What Should You Do If You Don't Get Matched to a Dietetic Internship?
Receiving a 'No Match' on Match Day is disappointing, but not uncommon. Dietetic Internships (DI) are notoriously competitive, so if you didn’t receive a match on Match Day, know you are not alone! Not receiving a match doesn’t mean the end of your dreams of becoming a Registered Dietitian (RD) - there are a number of different avenues you can take in the mean time to better your chances of matching in the next round.
Let’s explore some of the Plan B options if you did not receive a match!
While it may be tempting to spend the week feeling down, the work isn’t over yet! Second round matching opens the Thursday after Match Day, and you will want to take advantage of second round - in fact, a lot of matches are made during second round!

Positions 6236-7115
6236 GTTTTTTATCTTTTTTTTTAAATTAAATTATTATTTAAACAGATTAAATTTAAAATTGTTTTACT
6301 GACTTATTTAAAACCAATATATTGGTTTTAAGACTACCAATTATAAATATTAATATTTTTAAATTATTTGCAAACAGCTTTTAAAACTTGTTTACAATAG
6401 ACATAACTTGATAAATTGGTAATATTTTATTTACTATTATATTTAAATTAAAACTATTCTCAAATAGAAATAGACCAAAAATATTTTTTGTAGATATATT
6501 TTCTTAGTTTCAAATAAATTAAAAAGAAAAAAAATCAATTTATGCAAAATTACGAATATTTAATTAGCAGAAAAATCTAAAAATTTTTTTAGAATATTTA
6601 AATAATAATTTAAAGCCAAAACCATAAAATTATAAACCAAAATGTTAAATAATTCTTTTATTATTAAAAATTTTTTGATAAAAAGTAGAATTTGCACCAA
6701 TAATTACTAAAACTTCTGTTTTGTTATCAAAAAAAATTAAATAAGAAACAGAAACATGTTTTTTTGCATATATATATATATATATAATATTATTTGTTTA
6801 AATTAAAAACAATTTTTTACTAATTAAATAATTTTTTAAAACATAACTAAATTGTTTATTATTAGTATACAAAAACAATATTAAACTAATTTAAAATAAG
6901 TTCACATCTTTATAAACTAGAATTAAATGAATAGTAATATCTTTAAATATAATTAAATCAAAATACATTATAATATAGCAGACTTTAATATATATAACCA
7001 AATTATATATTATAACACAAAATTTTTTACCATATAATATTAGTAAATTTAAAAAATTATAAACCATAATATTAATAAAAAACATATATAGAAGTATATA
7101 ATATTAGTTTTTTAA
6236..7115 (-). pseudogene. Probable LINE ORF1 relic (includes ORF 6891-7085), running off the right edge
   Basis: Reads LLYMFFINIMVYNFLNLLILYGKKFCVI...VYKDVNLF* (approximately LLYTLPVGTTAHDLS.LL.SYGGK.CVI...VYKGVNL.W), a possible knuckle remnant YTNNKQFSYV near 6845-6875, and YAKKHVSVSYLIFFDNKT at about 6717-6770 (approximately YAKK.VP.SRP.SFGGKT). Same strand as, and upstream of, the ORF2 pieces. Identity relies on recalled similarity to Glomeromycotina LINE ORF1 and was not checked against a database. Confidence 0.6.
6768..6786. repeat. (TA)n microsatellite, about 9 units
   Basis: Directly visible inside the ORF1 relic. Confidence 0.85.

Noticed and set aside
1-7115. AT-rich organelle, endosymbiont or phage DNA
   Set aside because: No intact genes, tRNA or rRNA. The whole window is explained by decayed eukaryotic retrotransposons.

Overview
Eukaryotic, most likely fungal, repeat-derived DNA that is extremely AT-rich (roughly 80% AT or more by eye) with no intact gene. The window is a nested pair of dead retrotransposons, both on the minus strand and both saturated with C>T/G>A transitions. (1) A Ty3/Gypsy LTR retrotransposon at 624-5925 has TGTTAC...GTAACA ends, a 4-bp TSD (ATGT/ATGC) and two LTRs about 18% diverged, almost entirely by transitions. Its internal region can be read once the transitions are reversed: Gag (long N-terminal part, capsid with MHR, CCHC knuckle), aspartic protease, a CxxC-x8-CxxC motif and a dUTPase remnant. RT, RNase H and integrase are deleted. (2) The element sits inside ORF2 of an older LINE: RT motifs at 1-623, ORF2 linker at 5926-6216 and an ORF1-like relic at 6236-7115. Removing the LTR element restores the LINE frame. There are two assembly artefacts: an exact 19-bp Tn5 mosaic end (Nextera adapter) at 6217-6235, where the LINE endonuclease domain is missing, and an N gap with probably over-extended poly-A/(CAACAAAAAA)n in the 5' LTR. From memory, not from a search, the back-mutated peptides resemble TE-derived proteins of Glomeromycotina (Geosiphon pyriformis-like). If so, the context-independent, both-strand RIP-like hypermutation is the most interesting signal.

At 11am, programs participating in second round matching will be released to applicants who did not receive a match on D&D Digital. Your DPD director can be a huge help here, as programs will often let them know about open spots and your director can give you guidance for applying to these programs. Applicants can submit their DICAS application to programs with openings. If you can, take the time to update your information in DICAS and your personal statements to reflect these programs. Some programs won’t require or expect this during second round matches, but it shows you took the time to look into their program and are serious. Always be sure to check the websites of programs you will apply to, to see if there is anything extra you need to include in your application. Many second round programs are first come, first considered, so being prompt and organized during these few days is key!